Substantiation of food expenses has become easier. The IRS issues food per diem allowances that can be used for your food deduction. The deduction is calculated using the number and types of meals served to the daycare children each day. These food per diem allowances will not require proof of actual expenses. These per diem allowances operate the same as the mileage method used for automobile expenses. If you choose to use the IRS optional standard meal and snack rate allowances you will still need to provide records on the meals. You will need daily records on who received meals and what meals were provided.

The IRS examiner will be on the lookout for erroneous tax deductions of food purchased for the family. To prove that you are deducting food expenses for your daycare operation, you will need to produce your grocery bills for both your daycare food and your family food. While the IRS document states that food purchased for the family is a nondeductible personal expense, there is some recent case law that could allow for a deduction of food consumed by family members if they are employees of the daycare business.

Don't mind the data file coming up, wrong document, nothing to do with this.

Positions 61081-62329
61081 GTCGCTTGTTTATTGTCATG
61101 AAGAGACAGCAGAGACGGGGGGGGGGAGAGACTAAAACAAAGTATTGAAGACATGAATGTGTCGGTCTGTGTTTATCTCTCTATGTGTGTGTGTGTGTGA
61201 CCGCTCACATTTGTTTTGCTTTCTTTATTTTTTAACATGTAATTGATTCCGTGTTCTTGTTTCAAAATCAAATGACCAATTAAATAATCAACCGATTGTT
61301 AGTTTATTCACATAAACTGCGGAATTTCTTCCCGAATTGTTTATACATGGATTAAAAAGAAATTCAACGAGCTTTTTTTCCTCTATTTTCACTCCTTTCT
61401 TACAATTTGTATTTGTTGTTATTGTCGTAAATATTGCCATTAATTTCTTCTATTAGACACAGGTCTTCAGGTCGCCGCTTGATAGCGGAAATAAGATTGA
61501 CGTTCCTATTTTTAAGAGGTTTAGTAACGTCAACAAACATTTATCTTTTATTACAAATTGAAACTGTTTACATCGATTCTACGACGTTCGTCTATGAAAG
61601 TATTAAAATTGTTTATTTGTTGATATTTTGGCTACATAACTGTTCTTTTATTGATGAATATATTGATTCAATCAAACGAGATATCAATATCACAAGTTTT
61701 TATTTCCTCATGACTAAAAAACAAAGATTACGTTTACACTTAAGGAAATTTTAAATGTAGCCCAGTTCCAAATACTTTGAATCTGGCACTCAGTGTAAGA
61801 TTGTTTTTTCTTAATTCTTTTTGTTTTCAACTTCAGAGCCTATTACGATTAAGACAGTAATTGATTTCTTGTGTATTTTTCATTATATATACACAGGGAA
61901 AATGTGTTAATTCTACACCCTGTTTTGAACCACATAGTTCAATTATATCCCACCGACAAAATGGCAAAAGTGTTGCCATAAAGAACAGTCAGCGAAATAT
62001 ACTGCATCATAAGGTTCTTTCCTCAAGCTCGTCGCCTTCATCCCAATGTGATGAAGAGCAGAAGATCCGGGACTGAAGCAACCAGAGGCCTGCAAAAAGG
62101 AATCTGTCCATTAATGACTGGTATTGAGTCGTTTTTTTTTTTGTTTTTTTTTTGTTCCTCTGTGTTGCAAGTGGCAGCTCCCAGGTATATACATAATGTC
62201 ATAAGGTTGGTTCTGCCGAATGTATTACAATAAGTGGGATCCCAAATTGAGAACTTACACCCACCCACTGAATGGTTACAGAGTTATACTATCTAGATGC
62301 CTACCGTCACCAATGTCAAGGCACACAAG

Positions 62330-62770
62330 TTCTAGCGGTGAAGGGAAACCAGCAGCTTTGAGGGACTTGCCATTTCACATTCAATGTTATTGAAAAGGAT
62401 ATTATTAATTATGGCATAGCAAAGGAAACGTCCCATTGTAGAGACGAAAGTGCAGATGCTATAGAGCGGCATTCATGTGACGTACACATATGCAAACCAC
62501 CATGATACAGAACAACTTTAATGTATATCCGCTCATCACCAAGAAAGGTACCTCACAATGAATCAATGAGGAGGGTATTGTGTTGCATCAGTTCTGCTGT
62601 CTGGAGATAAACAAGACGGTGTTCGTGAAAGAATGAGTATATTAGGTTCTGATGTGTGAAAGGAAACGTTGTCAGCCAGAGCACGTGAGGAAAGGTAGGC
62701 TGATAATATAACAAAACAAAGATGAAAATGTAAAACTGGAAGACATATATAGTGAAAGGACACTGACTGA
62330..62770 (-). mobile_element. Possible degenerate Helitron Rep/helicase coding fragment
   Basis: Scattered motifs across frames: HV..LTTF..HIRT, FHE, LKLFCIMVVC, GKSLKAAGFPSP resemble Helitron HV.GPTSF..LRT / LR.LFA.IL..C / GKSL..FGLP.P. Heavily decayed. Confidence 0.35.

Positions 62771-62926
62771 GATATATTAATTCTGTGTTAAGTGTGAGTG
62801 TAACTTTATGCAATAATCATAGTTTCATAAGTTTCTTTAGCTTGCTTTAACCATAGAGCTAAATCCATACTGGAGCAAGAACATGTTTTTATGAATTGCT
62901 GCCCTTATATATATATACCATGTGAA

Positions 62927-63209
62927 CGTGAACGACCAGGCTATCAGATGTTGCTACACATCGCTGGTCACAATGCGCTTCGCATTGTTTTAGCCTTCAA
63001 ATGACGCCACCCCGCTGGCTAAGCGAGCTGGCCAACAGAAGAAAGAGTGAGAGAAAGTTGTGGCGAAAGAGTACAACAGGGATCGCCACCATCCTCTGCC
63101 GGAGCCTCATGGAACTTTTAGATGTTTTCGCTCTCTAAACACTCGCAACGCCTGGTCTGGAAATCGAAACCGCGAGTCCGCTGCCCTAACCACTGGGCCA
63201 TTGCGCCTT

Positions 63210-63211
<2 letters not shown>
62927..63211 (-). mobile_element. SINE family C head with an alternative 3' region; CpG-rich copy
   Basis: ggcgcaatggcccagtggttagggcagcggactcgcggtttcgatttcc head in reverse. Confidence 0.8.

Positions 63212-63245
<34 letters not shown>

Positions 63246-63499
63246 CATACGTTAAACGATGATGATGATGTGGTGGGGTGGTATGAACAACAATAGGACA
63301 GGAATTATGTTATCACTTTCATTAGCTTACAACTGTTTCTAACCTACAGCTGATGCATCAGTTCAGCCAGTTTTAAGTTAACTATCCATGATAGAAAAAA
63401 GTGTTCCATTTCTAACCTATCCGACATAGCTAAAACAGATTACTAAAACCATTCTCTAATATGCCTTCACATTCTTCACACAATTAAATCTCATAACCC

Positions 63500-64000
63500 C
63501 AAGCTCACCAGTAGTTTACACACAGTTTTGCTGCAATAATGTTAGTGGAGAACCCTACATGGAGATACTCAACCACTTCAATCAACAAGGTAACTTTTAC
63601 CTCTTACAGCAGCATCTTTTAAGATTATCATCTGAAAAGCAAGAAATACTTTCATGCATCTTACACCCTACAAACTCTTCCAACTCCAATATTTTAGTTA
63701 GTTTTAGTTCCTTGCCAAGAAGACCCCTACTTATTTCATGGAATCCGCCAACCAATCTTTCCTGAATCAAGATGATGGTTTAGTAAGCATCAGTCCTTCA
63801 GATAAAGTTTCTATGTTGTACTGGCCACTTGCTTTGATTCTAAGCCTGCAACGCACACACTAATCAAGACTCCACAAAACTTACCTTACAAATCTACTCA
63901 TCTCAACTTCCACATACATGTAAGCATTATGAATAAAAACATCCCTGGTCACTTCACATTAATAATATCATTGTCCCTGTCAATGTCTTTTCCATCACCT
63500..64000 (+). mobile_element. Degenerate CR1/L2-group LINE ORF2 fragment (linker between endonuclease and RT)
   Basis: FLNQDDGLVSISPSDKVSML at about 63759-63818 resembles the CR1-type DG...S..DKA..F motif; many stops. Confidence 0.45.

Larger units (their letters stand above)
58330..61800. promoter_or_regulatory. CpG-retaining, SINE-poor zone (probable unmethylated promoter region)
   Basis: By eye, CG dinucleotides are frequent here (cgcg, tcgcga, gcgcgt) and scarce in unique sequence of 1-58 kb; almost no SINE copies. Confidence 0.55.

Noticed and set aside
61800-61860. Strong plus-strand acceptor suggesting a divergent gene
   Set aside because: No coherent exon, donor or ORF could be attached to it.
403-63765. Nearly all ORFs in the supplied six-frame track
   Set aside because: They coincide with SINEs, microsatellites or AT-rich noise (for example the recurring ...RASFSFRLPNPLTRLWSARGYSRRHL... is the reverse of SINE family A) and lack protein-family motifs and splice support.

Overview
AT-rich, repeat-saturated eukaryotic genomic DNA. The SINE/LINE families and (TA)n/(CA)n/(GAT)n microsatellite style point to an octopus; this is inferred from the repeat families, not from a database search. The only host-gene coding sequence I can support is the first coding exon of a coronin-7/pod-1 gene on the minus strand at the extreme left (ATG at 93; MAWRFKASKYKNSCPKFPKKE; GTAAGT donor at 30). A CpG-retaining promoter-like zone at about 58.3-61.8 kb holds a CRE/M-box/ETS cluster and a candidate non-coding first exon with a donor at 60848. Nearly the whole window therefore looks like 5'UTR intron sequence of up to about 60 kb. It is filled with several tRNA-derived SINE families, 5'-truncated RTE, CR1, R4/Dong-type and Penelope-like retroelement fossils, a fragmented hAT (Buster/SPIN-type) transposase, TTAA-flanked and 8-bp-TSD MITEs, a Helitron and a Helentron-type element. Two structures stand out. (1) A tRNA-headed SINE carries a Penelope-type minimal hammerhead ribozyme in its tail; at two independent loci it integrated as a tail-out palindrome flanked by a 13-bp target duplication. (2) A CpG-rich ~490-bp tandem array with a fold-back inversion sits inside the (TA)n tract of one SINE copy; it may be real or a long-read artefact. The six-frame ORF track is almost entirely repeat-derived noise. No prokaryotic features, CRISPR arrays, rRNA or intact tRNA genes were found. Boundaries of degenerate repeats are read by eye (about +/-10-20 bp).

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Automobile Expenses

The IRS examiner will be looking for documentation concerning the number of business automobile miles that you claimed on your tax return. If your business miles include auto trips that are both business and personal you will need proof that the primary purpose of the trip was business. Your best documentation for proving business  automobile mileage is your diary (assuming that you keep one). You can expect the IRS examiner to ask for repair bills (to verify total auto mileage driven) and your automobile insurance policy (to verify the business percentage).

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Housing expenses

The IRS examiner will probably ask for documentation concerning the square footage of your residence and the portion used for the daycare business. The IRS audit guide suggests obtaining the house plans or blue prints. You will also need to substantiate the number of hours that your residence is used for 'daycare' purposes each day. Your daily schedule concerning normal business hours and other hours spent on preparing and cleaning should be helpful in substantiating the business hours of your daycare operation.